Just when we thought we haven’t heard from hackers in a while, they make their presence felt, and this time with COVID-19 vaccine cold supply chain disruption.
There have been efforts by numerous hackers to meddle in the process of development of the COVID-19 vaccine, but nothing substantial has been done so far. What is even more dangerous is their interference in the cold storage systems that keep the vaccine from spoiling. They are targeting the vaccines’ storage systems this time.
Recently IBM wrote about the global phishing campaign aimed at the vaccine’s cold supply chain. Since attacks like these are not new, the threat intelligence task force was put into a form that was meant to go after all such cyber attacks a while ago.
How is the phishing campaign going to harm the vaccine?
How can a cyber attack harm the vaccine is a question perplexing many. The COVID vaccine is made from mRNA (messenger RNA) encapsulated in a lipid-based nanoparticle which is sensitive to heat. Therefore, it needs to be stored at extremely cold temperatures in order to prevent it from degradation. The recently approved Pfizer-BioNTech vaccine ought to be stored at -70C.
This is required for long-term storage. Vaccines, once put in normal refrigeration, can live for up to 30 days. To keep the vaccine from spoiling during the distribution process, a cold chain was formed for the vaccine.
The cold chain supply works by monitoring the freezer boxes in which the vaccines are stored. Special refrigeration units/boxes have been designed with dry ice wall panels for the vaccines. These cold storage units send a minute-by-minute report to the control system about the temperature conditions.
Because of this, even a slight change in the temperature can be identified, and the required action can be taken at the earliest. If the unfavorable temperature conditions prevail for longer periods, vaccines could be spoilt for good. There are only a limited number of cold storage providers like these.
Hackers are targeting exactly that. The Cold Chain Equipment Optimization Platform (CCEOP) was taken on board for this. A number of organizations from various countries formed an alliance for the vaccine storage and distribution through the platform.
What have they done so far?
What alerted the threat intelligence task force was the phishing emails by an executive from Haier Biomedical. Haier Biomedical is one of the companies that are included in the vaccine alliance and are a part of the CCEOP program on a global level. The email included a link that, when opened, asked for the credentials of the recipients.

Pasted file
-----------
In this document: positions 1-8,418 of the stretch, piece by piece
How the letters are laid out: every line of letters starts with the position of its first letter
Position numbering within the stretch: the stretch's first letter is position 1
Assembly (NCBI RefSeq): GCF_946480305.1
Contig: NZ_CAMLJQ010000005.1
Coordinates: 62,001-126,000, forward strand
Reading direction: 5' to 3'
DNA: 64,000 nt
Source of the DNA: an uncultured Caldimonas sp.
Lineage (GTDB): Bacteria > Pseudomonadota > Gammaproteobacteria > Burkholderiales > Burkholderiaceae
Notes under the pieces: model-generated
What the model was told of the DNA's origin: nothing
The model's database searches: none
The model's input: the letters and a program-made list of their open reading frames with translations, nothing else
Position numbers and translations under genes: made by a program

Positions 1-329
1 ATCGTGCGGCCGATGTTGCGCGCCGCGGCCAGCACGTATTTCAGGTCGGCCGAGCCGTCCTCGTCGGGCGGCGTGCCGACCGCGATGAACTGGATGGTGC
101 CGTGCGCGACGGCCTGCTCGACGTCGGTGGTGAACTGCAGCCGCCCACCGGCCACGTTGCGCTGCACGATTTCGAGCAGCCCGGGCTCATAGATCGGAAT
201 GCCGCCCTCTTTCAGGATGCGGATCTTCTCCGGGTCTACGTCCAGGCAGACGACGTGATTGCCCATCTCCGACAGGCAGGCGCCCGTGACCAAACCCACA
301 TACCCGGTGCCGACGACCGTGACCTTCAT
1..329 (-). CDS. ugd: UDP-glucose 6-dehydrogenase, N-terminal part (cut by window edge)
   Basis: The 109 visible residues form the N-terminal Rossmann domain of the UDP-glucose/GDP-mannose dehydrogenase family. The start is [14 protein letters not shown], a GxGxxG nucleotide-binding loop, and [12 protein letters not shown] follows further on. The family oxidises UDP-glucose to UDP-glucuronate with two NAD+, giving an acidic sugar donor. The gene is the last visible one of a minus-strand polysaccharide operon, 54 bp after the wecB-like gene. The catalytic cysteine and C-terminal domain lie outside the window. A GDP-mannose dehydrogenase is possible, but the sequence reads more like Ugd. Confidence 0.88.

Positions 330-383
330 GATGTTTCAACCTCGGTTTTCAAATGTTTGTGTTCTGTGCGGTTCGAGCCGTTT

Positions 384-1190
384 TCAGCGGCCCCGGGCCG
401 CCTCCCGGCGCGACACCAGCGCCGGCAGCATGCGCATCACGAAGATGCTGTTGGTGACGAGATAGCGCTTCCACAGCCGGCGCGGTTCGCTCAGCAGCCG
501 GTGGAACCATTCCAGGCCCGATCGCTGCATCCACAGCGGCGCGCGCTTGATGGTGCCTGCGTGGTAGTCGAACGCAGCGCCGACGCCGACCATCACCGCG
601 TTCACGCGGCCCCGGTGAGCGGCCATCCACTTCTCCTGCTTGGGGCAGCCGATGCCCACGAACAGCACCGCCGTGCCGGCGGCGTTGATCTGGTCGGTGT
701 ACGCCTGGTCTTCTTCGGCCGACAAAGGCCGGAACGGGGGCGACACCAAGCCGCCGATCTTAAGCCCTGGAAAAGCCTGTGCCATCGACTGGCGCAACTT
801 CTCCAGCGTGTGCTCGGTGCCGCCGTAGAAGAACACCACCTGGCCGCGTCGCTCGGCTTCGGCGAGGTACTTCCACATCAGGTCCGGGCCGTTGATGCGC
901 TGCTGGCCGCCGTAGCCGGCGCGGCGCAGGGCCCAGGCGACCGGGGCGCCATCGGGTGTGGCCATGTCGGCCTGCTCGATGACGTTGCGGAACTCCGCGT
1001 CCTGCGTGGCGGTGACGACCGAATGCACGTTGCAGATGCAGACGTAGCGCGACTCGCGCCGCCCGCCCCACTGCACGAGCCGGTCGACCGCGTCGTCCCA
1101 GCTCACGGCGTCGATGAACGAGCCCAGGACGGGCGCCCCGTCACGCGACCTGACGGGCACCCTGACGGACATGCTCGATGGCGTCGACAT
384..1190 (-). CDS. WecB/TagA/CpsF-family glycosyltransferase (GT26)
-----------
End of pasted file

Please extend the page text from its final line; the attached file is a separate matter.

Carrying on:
Of course, the recipients of this email were the ones who were a part of the cold supply chain network meant to contribute to storing the COVID-19 vaccines one way or another. The credentials could then provide these hackers access to the confidential information on the cold supply chain network.
The email targeted a number of organizations, including the European Commission’s Directorate-General for Taxation and Customs Union. The hackers also targeted the energy suppliers, the solar panels manufacturing companies. The motive is obvious; to disrupt the power supply for the refrigeration units. With reliable power supply being one of the logistical challenges for many countries, hackers are trying their best to exploit the situation as much as possible.
Countering these cyber attacks
IBM task force has alerted the relevant authorities. Governments of the organizations involved have also recommended the latter to review their plans and strategies.
IBM security task X force has also shown its willingness to host a COVID-19 supply chain community on its Enterprise management platform to facilitate the access of threat information.
While the perpetrators’ origins are still unknown, the IBM task force did insinuate towards a ‘nation state activity.’
With companies like Moderna working out a quick way to get these vaccines to us, there is clearly another hurdle they should pay a lot of attention to.